Deconstructing sociability, an autism-relevant phenotype, in mouse models.

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TitleDeconstructing sociability, an autism-relevant phenotype, in mouse models.
Publication TypeJournal Article
Year of Publication2011
AuthorsFairless, AH, Shah, RY, Guthrie, AJ, Li, H, Brodkin, ES
JournalAnat Rec (Hoboken)
Volume294
Issue10
Pagination1713-25
Date Published2011 Oct
ISSN1932-8494
KeywordsAnimals, Autistic Disorder, Behavior, Animal, Disease Models, Animal, Female, Humans, Male, Mice, Mice, Inbred BALB C, Mice, Inbred C57BL, Mice, Inbred DBA, Phenotype, Social Behavior
Abstract

Reduced sociability is a core feature of autism spectrum disorders (ASD) and is highly disabling, poorly understood, and treatment refractory. To elucidate the biological basis of reduced sociability, multiple laboratories are developing ASD-relevant mouse models in which sociability is commonly assessed using the Social Choice Test. However, various measurements included in that test sometimes support different conclusions. Specifically, measurements of time the "test" mouse spends near a confined "stimulus" mouse (chamber scores) sometimes support different conclusions from measurements of time the test mouse sniffs the cylinder containing the stimulus mouse (cylinder scores). This raises the question of which type of measurements are best for assessing sociability. We assessed the test-retest reliability and ecological validity of chamber and cylinder scores. Compared with chamber scores, cylinder scores showed higher correlations between test and retest measurements, and cylinder scores showed higher correlations with time spent in social interaction in a more naturalistic phase of the test. This suggests that cylinder scores are more reliable and valid measures of sociability in mouse models. Cylinder scores are reported less commonly than chamber scores, perhaps because little work has been done to establish automated software systems for measuring the former. In this study, we found that a particular automated software system performed at least as well as human raters at measuring cylinder scores. Our data indicate that cylinder scores are more reliable and valid than chamber scores, and that the former can be measured very accurately using an automated video analysis system in ASD-relevant models.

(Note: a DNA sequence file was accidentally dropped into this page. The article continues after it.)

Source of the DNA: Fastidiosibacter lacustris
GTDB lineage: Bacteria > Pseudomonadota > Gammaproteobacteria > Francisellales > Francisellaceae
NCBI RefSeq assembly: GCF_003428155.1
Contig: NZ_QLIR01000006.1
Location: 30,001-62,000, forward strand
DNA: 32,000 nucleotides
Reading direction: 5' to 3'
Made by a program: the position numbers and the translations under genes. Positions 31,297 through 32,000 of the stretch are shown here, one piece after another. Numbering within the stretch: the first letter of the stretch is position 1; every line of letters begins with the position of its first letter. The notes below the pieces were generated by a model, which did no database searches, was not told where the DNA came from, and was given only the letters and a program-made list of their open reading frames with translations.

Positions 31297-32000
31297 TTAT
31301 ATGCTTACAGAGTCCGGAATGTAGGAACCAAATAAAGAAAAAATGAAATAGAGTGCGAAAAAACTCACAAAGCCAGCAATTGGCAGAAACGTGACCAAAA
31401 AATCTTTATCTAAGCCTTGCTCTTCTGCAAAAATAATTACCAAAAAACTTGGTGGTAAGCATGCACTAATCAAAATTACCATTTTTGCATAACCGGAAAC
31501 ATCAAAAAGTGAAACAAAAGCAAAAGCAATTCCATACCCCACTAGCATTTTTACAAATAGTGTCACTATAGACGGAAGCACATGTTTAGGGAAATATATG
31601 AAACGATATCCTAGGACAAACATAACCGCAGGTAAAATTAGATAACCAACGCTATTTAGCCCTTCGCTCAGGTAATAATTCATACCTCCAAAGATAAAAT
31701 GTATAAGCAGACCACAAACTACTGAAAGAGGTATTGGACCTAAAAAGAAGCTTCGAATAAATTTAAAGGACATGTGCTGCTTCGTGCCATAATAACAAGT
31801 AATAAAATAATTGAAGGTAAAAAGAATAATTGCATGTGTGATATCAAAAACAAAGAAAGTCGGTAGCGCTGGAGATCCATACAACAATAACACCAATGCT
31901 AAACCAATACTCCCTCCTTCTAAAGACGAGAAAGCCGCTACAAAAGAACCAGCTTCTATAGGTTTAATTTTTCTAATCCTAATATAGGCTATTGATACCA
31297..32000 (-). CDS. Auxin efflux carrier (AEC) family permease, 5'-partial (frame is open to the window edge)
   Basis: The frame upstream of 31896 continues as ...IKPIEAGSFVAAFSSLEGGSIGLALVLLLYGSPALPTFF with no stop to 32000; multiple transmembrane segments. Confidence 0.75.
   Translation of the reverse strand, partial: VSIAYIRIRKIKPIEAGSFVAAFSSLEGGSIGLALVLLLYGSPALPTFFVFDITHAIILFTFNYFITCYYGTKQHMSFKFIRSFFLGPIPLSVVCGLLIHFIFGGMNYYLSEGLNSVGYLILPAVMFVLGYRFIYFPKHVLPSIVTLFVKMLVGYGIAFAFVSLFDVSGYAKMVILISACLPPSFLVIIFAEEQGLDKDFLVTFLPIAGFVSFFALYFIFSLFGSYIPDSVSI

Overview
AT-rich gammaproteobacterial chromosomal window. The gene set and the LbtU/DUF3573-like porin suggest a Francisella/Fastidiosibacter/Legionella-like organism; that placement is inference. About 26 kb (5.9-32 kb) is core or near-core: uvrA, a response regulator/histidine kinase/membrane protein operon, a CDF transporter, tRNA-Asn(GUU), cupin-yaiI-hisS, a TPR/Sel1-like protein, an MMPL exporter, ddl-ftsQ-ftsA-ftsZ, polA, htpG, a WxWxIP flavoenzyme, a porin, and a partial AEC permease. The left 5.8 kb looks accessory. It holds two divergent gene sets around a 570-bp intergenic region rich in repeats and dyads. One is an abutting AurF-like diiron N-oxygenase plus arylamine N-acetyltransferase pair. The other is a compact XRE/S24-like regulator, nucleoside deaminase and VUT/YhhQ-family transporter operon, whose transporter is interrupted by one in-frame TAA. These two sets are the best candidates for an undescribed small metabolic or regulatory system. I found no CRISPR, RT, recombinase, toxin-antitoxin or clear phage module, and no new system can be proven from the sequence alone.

DOI10.1002/ar.21318
Alternate JournalAnat Rec (Hoboken)
PubMed ID21905241
PubMed Central IDPMC3176979
Grant ListR01 MH080718-03 / MH / NIMH NIH HHS / United States
R01 MH080718 / MH / NIMH NIH HHS / United States
T32 MH017168-26 / MH / NIMH NIH HHS / United States
5-T32-MH017168-26 / MH / NIMH NIH HHS / United States
T32 MH017168 / MH / NIMH NIH HHS / United States
R01MH080718 / MH / NIMH NIH HHS / United States
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